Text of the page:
Sunday, August 3, 2008


Not even going to BS it anymore. For those who figured it out over the past year with Scribe, I'm an Atlanta Braves fan. Have been since around the year of their lone World Series win in Georgia back in 1995. Despite pretending to be a Yankees fan for extra credit for my 9th grade English class, I had been intrigued by the Braves because a) even when the family didn't have cable, we had TBS and b) they played teams that I normally didn't see on the handful of Mets and Yankees broadcasts over the air during the season.

A major reason why I became a Braves fan was because as someone who was still learning the game and its players, I felt (and still feel) that the Braves' broadcasting team did a tremendous service to their fans by presenting a less-micro, more-macro prism. In other words, they aren't homers so much as they want their home fans to know a bit more about their opponents, the Braves' performance in relation to the rest of the National League and didn't necessarily toe the company line.

Sure, the Braves stunk up the South for quite a while, which may have forced media magnate Ted Turner to ask his talkies to not pan his product too much. Yet, he also didn't want to sugarcoat anything either. All of this is theoretical, but the Braves' approach to baseball could have easily applied to the booth: bring in well-adjusted people who wanted to be in the organization and garner the respect of others.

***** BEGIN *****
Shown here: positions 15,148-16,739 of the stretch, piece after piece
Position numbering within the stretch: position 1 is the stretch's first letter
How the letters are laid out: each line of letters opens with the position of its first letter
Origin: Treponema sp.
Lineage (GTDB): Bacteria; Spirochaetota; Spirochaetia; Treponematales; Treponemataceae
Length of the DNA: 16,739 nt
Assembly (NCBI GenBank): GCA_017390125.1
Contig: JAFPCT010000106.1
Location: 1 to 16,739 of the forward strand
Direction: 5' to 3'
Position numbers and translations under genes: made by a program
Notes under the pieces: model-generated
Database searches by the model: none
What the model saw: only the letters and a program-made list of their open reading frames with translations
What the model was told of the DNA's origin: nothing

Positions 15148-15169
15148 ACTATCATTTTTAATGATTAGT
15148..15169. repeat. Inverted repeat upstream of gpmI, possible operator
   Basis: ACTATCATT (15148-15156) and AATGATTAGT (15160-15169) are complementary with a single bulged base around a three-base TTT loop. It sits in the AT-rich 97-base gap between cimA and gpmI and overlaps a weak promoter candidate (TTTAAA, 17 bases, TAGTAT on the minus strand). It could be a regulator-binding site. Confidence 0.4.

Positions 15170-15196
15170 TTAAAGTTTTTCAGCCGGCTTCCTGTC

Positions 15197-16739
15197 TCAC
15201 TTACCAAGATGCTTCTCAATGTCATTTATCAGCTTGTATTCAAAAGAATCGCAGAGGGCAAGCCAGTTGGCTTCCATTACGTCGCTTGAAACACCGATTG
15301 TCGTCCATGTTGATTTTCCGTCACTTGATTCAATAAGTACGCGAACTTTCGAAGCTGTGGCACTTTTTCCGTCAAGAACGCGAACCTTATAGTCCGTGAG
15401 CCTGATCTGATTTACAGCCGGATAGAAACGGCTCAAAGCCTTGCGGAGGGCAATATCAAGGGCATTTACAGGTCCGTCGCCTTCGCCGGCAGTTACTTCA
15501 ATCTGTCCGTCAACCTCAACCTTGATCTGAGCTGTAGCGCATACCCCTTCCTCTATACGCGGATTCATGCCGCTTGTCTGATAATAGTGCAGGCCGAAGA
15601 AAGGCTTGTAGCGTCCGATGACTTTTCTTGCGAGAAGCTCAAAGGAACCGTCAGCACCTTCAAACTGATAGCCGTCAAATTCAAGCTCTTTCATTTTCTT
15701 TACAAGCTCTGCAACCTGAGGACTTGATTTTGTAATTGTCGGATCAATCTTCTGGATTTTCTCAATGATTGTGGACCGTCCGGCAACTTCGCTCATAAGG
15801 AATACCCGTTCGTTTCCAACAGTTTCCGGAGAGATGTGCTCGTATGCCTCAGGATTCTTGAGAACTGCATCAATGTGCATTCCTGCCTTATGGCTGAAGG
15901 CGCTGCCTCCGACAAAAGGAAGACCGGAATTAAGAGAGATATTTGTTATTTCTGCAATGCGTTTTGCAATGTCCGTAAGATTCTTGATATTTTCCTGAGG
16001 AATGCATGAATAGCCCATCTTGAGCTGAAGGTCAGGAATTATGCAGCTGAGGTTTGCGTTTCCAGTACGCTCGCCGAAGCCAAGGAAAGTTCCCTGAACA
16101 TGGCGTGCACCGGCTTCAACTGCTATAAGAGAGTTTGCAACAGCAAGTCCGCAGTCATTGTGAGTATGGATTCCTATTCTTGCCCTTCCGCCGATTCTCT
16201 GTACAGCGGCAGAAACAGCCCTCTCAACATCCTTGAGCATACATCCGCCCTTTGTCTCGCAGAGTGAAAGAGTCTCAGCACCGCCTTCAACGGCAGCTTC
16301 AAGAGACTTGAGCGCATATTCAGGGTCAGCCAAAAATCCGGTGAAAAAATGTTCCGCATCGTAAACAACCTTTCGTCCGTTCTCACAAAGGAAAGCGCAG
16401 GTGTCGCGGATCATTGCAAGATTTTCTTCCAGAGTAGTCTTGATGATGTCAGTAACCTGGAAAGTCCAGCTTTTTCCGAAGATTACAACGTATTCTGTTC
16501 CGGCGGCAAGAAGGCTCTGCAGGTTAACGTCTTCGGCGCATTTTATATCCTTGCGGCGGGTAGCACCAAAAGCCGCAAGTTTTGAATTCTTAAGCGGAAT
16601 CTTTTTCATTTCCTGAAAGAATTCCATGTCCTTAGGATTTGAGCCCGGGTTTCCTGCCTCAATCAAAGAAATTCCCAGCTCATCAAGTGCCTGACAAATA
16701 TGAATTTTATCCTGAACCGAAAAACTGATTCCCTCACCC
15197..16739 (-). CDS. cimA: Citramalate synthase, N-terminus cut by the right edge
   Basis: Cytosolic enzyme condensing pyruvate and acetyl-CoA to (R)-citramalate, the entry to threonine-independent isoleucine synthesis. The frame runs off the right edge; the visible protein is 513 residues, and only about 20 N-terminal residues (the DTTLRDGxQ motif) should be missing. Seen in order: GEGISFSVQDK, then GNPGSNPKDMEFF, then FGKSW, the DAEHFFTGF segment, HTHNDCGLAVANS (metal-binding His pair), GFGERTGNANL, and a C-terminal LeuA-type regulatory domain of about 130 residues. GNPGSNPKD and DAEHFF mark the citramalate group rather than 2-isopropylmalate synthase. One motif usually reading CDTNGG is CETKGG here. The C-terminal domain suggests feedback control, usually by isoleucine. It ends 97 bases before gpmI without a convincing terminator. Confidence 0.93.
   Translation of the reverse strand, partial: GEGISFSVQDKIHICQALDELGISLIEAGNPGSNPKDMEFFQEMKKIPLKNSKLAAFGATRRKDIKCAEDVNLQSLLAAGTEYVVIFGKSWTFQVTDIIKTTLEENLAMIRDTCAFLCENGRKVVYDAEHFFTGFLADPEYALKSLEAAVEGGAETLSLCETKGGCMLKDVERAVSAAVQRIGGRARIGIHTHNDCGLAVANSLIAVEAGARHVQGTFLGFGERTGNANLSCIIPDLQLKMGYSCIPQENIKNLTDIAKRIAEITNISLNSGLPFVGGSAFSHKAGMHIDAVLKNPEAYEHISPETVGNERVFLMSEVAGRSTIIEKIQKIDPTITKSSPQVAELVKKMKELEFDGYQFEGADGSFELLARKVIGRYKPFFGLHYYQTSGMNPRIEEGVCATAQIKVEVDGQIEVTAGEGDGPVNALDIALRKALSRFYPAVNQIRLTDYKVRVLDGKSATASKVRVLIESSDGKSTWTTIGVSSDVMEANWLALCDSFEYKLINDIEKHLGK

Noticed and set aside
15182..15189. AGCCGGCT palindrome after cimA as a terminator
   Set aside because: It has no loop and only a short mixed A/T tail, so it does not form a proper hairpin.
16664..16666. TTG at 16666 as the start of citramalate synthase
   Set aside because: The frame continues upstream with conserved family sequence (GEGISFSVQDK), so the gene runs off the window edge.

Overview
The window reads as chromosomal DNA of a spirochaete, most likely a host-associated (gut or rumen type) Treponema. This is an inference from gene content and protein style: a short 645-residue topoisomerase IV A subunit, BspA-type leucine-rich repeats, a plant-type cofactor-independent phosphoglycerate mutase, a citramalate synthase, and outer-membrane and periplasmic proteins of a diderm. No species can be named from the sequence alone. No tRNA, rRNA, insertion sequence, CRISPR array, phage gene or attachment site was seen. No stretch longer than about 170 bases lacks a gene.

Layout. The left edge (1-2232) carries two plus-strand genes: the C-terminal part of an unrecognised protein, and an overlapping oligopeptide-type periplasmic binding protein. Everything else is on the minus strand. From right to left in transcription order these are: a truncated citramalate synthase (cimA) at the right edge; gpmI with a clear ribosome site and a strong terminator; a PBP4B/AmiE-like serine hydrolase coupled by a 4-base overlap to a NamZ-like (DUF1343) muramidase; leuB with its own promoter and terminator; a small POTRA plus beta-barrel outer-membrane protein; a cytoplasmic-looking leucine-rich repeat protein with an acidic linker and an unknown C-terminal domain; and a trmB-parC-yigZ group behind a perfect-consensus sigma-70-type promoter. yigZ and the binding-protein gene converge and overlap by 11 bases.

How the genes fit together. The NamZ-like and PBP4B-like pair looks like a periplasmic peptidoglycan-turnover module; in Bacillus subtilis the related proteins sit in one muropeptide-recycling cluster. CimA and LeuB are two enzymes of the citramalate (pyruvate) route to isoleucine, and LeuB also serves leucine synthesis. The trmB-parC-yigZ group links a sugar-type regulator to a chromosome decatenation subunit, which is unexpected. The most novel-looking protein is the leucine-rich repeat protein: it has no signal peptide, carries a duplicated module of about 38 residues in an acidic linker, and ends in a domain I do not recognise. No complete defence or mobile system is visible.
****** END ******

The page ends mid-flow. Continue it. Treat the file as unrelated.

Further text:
They have a manner of keeping their attention on the game and the game alone. While occassionally discussing a pressing issue or referring to some news in the world, they have an approach that while lacking in favoritism bordering on arrogance, or even subdued reluctance in miserable times (as this current season has been), it endears true fans of the sport by respecting the guys paid to put on a show.

Unsurprisingly, a far-better scribe, Bomani Jones reflects in his blog:
That, to me, is what made those broadcasts so good. There has never been a less obtrusive set of announcers than Skip (Caray), Pete Van Wieren, Don Sutton and Joe Simpson. They know what they were talking about, but the game always took center stage. Nothing ever felt forced, and never was there a distraction to stop you from being able to enjoy the game. Somehow, they’ve never gotten proper credit for that.
Skip's passing underscores how much respect he, along with Van Wieren, Sutton (who has moved on to Washington) and Simpson received within baseball circles and with Braves fans. For those of you who glanced by a Braves broadcast in their TBS years or never cared to, you missed something unique and rare in the business. A guy who for his personal battles and relative obscurity - even in the shadow of his beloved famous father, Harry - truly appreciated the responsibility of the announcer: to not call the game as he saw fit or as how a team owner beckoned, but by how the game was actually being played.

From a 'strange' baseball fan from New York City, thanks, Skip.

Say What?!?!: From Mark Bradley at the Atlanta Journal-Constitution

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